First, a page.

Why Women Kill S2 Review

A redux of Desperate Housewives

Aparnna Hajirnis -

Why Women Kill S2 Review
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What is the story about?

Set in 1949, Alma Filcott is a middle-aged and middle class woman married to the town vet, a pleasant and jolly man with a dark, disturbing secret named Bertram Fillcot. They have a daughter Deirdre who works as a waitress in a local diner and is secretely seeing a struggling actor named, Scooter. Scooter is also dating the wife of a rich businessman, Rita. Alma, wants to be a part of the Elysian Garden Club which is presided and ruled with an iron hand by Rita. All their lives become intertwined when greed and ambitions take over, and they soon find themselves at the receiving end of one person's murderous rage. 


Set in 1949, the second season of Why Women Kill had a very subdued trailer. It seemed obvious from the trailer that the murder over petty squabbles would be the crux of the story. As the episodes started airing it seemed interesting when you were introduced to the dark side of Bertram Fillcot. His wife Alma's desire to be a part of an elite garden club didn't seem too appealing for viewers in 2021, even though the series is set in 1949. Rita, too seems like a character heavily inspired by Gabrielle Solis from Desperate Housewives. The creator Marc Cherry infused some new unconventional storylines in season 1, however in season 2 a middle-class frumpy housewife becoming a socialite diva overnight by plotting, manipulating and conspiring against the Queen Bee, seems a bit too 2008ish. While the general look and feel of the show is campy, the shenanigans pulled off by the lead characters seem too juvenile and lurid. Season 2 in comparison with season 1 seemed far too ridiculous. Only episode 9 seemed to stand apart from in the entire series and built up an excellent case for the finale, however the finale turns out to be a damp squib. While episode 9 finally showed some depth and gravitas to the characters, the finale showed them back to their ridiculous antics and general monkeying around.  Marc Cherry, the creator of shows such as Desperate Housewives and Devious Maids has a special fondness for showing women as always plotting murders, seeking revenge, murdering enemies, and manipulating their loved ones. This pretty much sums up the story of the season 2 of Why Women Kill


Allison Tolman plays Elma Fillcot, a heavyset, middle-class and ordinary looking woman who desires for inclusion in the Elysian Garden Club. She brings a lot of empathy and vulnerability to the drab Elma, who only desires to be 'noticed' and that leads her to a life of crime. In the run of 10 episodes you get to see how Elma transforms from frumpy to ruthless. She has managed to carry the entire series on her shoulders. Lana Parilla, plays Rita the unscrupulous and bored housewife married to a rich man. Rita is conniving and manipulative and wants to have her way no matter what. Lana tries hard but somehow the character seems too redundant. We have already seen 'bored housewives married to old rich men' umpteen times in movies and series. Nick Frost plays Bertram Fillcot a charming vet who harbours a macabre secret of his own. He is witty, charming and plays a dark character effortlessly. By the end of the series, you feel that the only character to truly relate to is that of Bertram's. Matthew Daddarios as Scooter doesn't have much character development or growth. B.K Cannon as Deirdre is funny and sweet, but sadly doesn't get a lot screen time. Jordane Christie as the private investigator Vern too doesn't get the screen time we would have wished for. Another character we wished to have seen more of was that of Veronica Falcon aka Catherine. Her character doesn't return for the finale and we never get to know what truly happened to her. Veronica, also is outstanding as the nearly austere spinster turning into a nyphomaniac.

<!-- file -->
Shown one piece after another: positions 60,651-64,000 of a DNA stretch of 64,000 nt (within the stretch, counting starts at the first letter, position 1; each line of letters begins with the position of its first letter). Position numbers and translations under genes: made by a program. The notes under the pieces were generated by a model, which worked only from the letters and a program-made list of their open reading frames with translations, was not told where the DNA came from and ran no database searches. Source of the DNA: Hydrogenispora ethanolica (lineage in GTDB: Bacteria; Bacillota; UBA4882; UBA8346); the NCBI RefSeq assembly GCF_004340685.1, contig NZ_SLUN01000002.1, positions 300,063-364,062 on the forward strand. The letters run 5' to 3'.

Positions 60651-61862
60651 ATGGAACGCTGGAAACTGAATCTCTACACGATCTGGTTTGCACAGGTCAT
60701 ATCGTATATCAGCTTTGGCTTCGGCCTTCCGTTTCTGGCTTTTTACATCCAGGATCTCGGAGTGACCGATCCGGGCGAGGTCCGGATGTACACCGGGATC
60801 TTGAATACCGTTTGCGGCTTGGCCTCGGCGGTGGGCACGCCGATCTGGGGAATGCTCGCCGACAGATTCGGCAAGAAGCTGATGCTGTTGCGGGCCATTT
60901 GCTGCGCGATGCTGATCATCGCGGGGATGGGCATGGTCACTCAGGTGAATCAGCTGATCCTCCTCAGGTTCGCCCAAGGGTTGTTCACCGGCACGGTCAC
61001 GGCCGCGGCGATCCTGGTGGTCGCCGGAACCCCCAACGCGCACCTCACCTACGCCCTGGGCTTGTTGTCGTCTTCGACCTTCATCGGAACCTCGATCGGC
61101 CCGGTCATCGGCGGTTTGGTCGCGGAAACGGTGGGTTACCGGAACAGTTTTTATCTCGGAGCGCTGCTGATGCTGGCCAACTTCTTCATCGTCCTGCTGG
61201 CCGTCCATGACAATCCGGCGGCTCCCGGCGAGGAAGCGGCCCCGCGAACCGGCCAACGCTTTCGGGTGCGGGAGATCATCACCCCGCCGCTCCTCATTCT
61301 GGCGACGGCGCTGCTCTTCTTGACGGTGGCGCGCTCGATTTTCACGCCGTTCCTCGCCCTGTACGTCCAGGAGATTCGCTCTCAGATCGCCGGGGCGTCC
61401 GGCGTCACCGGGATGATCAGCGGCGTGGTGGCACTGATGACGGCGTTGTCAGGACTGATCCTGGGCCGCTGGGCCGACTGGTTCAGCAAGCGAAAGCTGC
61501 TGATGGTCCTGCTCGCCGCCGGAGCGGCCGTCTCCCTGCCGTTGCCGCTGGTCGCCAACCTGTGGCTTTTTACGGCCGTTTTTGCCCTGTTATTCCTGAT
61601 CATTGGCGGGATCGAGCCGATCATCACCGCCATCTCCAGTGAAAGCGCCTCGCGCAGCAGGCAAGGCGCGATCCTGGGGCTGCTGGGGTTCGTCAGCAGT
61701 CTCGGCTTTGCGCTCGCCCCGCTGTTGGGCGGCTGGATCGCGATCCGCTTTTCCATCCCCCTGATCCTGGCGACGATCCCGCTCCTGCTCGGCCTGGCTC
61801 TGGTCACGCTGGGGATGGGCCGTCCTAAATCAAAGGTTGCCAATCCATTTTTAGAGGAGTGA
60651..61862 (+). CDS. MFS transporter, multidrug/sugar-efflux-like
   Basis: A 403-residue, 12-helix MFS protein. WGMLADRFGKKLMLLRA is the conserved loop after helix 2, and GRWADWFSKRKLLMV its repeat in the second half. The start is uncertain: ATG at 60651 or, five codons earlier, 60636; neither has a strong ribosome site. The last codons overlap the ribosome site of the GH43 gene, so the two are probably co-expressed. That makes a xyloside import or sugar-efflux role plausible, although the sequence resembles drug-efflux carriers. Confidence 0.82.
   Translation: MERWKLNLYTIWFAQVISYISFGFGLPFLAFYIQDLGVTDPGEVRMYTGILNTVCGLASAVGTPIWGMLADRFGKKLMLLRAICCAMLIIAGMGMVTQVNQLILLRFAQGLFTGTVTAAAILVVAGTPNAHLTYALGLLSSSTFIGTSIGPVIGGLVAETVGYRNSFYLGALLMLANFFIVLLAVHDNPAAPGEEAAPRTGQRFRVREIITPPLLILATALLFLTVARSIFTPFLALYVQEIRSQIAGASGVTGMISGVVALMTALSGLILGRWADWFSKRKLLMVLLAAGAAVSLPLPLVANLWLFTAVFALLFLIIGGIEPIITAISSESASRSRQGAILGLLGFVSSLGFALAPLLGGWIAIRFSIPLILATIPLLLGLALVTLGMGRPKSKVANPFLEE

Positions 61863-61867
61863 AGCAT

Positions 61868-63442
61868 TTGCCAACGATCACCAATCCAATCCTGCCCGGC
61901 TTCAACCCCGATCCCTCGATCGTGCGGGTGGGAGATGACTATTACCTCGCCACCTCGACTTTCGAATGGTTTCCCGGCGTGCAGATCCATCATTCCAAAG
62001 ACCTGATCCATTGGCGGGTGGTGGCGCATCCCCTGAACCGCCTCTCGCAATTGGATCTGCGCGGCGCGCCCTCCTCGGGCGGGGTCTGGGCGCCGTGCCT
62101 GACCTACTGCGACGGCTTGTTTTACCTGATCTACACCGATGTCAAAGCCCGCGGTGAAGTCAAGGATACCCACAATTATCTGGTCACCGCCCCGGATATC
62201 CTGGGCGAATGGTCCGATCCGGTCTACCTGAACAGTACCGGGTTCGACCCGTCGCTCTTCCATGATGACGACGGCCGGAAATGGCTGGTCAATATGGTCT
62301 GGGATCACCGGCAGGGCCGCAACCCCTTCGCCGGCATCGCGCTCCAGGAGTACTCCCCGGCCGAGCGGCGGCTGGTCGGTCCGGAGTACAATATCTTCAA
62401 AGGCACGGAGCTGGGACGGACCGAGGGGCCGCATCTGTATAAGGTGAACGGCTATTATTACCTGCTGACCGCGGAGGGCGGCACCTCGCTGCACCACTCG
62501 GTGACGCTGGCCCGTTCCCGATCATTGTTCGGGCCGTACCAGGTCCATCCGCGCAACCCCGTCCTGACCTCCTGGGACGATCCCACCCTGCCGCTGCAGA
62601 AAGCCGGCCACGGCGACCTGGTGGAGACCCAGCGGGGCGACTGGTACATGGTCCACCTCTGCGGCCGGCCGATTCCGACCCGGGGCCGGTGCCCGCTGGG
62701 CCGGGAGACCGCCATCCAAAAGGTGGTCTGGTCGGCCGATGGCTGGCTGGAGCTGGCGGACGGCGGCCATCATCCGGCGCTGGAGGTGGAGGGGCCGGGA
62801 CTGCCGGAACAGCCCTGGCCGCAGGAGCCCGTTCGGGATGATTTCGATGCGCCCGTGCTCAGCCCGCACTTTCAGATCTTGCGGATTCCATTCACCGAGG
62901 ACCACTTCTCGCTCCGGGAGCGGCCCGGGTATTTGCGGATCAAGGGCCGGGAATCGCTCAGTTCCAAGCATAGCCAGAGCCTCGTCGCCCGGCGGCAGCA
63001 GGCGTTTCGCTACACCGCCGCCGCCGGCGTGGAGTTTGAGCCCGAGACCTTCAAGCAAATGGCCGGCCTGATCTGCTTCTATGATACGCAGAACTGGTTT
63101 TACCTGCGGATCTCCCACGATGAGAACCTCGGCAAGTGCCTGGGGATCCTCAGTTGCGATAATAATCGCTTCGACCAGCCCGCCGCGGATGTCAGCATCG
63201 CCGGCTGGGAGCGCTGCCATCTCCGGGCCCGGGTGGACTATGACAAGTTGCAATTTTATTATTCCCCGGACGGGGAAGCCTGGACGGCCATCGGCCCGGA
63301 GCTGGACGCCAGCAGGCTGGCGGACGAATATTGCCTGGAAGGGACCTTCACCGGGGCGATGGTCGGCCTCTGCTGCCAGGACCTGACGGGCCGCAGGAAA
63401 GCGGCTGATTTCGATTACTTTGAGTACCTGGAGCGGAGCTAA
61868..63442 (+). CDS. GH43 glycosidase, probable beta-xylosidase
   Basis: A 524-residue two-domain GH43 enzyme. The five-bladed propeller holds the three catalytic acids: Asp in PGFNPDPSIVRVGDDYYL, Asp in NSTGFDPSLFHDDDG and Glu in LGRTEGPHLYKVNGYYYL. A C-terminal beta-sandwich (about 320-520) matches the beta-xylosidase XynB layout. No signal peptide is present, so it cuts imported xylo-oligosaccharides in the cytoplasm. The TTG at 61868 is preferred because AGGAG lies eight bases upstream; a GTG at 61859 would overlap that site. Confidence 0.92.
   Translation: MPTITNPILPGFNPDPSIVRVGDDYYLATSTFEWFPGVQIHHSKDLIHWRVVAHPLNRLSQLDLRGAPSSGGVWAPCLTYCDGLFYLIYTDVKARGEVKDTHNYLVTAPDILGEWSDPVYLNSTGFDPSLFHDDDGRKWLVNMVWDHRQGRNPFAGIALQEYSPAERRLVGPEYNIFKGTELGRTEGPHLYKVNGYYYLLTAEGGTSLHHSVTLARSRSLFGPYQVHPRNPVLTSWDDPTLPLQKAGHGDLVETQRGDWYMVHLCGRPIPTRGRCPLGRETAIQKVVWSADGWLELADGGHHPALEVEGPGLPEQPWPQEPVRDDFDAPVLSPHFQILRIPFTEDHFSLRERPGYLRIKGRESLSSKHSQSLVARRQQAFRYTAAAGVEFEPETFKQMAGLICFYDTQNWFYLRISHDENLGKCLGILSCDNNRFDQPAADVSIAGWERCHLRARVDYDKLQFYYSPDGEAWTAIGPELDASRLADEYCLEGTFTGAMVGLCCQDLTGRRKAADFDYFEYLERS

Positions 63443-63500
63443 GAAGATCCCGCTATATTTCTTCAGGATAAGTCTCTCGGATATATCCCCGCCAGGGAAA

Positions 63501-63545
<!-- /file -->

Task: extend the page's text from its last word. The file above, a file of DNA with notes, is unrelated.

Music & Other Departments

There are some good jazz tracks being played in the series. The standout part of the series is the campy look and the costumes. The story however, falters in several places. There are loopholes in the plot, some characters aren't fully developed and some scenes and dialogues seem way too dramatic and over-the-top. The attire of the cast is on fleek throughout the series and so is the Los Angeles of 1940s. 


  • Costumes
  • Set design
  • Terrific acting by Allison Tolman


  • A redundant storyline and characters
  • Way too dramatic situations
  • The characters seem to be manipulative and conniving way too much to be actual human beings
  • Series ends without a proper closure and ending given to certain sub-plots and characters

Did I enjoy it?

Neutral. To be honest I enjoyed the series in bits and pieces. If you haven't enjoyed the antics of the women on Wisteria Lane, there is a chance you might not like this series either. 

Do I recommend it?

If you can sit through 10 hours of women continuously planning to manipulate and murder each other over a cup of tea and muffins, then this show might just be right for you. 

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